Sunday, 12 May 2013
Does a pool add value to my property? Before diving in…read this first!
When it comes to determining if a swimming pool adds value to your home, the reviews run from hot to cold.
On the nay side, home experts say as much as you treasure that gorgeously expensive water feature in your backyard, when it comes time to sell, others may hate it, especially those who have young children because they see it as a big safety hazard. Families with middle-aged parents and teenagers are more likely to be smitten by thoughts of splashing around in the hot sun.
Then there are the ongoing maintenance and security costs of owning a pool. Not only will your energy costs shoot through the roof, so will your maintenance expenses. Pools cost approximately $1,000 to $2,000 per year to operate. Having a pool also raises your homeowner’s insurance rates.
But…if you do love the water and plan on using a pool frequently, and have no immediate plans to move, then that kidney-shaped dream may be a good decision for you.
Also, if you live in a neighbourhood of pricey homes, not having a pool may be a deterrent. This has more to do with keeping up with the Joneses – those neighbours in your upscale locale whom already have pools. But you’re not likely to get significantly more money for your house because of its pool; you’re just as likely to be viewed favourably.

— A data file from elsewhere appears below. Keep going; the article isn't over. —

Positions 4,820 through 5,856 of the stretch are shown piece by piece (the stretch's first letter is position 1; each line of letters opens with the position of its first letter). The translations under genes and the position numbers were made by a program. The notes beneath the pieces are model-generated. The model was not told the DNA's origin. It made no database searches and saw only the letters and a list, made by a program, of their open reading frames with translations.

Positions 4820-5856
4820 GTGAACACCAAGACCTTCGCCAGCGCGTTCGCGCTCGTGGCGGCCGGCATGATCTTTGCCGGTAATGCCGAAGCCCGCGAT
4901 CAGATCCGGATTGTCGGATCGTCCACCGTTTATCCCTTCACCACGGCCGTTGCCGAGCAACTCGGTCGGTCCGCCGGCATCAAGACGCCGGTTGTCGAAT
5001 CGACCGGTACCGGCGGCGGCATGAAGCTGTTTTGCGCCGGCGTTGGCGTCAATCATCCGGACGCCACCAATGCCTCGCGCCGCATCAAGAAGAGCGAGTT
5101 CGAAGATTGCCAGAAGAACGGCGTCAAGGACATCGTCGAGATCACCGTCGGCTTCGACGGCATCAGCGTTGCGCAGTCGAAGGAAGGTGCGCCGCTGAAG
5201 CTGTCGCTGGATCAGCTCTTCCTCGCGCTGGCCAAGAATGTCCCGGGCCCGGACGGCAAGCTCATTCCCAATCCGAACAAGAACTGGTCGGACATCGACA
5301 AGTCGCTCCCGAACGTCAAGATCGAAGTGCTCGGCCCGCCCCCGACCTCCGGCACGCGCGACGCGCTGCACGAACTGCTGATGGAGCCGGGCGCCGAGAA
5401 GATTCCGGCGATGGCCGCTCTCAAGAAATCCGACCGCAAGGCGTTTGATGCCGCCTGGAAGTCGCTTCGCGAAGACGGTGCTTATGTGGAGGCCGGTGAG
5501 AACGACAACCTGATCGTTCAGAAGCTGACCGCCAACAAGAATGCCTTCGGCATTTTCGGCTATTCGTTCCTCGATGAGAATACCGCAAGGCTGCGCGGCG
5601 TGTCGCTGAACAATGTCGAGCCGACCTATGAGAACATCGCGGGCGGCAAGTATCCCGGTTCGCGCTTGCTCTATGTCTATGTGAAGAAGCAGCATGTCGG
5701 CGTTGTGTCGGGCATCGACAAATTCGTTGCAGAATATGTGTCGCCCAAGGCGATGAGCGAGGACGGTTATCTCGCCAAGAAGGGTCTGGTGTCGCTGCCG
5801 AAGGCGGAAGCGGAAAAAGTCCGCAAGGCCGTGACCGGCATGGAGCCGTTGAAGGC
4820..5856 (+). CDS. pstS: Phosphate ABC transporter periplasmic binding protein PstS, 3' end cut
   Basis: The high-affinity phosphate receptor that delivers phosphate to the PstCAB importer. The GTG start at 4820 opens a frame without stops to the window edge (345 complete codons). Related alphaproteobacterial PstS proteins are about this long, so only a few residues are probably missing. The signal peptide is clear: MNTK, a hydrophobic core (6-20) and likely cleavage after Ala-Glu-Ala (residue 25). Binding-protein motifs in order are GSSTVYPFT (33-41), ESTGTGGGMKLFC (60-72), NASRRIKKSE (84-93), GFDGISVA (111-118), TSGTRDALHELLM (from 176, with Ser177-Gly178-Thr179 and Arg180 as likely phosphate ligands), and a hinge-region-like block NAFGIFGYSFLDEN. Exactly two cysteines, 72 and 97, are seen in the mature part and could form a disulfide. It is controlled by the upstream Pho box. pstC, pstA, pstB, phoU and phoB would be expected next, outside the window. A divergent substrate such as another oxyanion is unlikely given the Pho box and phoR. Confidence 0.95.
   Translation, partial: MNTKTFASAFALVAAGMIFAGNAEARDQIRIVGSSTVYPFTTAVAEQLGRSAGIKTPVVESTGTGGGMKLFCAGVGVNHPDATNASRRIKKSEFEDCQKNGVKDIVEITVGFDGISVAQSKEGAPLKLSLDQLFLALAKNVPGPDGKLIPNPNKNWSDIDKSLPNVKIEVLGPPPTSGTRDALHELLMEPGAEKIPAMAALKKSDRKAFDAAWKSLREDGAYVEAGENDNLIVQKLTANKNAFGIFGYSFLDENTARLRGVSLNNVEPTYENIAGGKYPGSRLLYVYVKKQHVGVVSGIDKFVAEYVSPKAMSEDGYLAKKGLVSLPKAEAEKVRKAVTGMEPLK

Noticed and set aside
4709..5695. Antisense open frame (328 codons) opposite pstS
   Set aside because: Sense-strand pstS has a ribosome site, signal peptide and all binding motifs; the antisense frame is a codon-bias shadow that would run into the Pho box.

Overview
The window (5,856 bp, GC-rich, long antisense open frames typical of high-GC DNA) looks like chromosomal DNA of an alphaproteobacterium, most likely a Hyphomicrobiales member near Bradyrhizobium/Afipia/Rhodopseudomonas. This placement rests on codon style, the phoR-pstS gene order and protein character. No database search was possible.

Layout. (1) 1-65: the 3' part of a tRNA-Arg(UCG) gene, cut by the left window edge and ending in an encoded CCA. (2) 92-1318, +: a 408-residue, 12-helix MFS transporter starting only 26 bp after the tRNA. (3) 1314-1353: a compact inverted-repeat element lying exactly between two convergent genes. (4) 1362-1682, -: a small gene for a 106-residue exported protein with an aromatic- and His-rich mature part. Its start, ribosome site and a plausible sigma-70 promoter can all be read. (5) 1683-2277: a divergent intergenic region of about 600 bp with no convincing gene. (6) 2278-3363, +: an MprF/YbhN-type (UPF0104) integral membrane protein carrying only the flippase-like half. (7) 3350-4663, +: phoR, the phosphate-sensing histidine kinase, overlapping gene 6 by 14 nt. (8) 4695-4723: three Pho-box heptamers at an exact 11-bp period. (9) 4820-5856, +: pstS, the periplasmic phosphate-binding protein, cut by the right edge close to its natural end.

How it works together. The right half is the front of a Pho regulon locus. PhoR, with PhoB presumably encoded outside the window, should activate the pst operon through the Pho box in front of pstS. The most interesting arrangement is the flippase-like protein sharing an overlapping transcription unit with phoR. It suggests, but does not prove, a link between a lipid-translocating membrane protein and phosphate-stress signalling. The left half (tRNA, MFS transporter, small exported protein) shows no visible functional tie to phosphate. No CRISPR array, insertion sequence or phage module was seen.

Aesthetically speaking, pools, especially inground ones, are the crème de la crème in pool options. And with our fascination of bringing our living space outdoors, the sparkle of blue water and the sound of splashing and laughter that emanates from this luxury item, can’t be beat as a focal point.
If you love to entertain, there’s nothing better than hosting parties that centre around the pool. Pools are also great for cooling down on a hot summer’s day and for doing exercises such as water aerobics.
Expect to pay between $30,000 and $50,000 for an inground pool. Your costs could also run higher given associated expenditures for landscaping.
According to the Appraisal Institute of Canada, the average recovery rate of a pool investment is low and stands between zero and 25 per cent.
Bottom line: don’t expect to recover the full cost of putting in a pool, especially with our Canadian weather when our summers seems to be getting shorter and shorter. A pool adds value to your own family’s lifestyle if you truly love diving in and soaking up all the good things a pool has to offer. If you’re truly only doing it for investment purposes, then do your research and make your decisions based on the facts.
Any questions give me a call
Century21 Aberwin Realty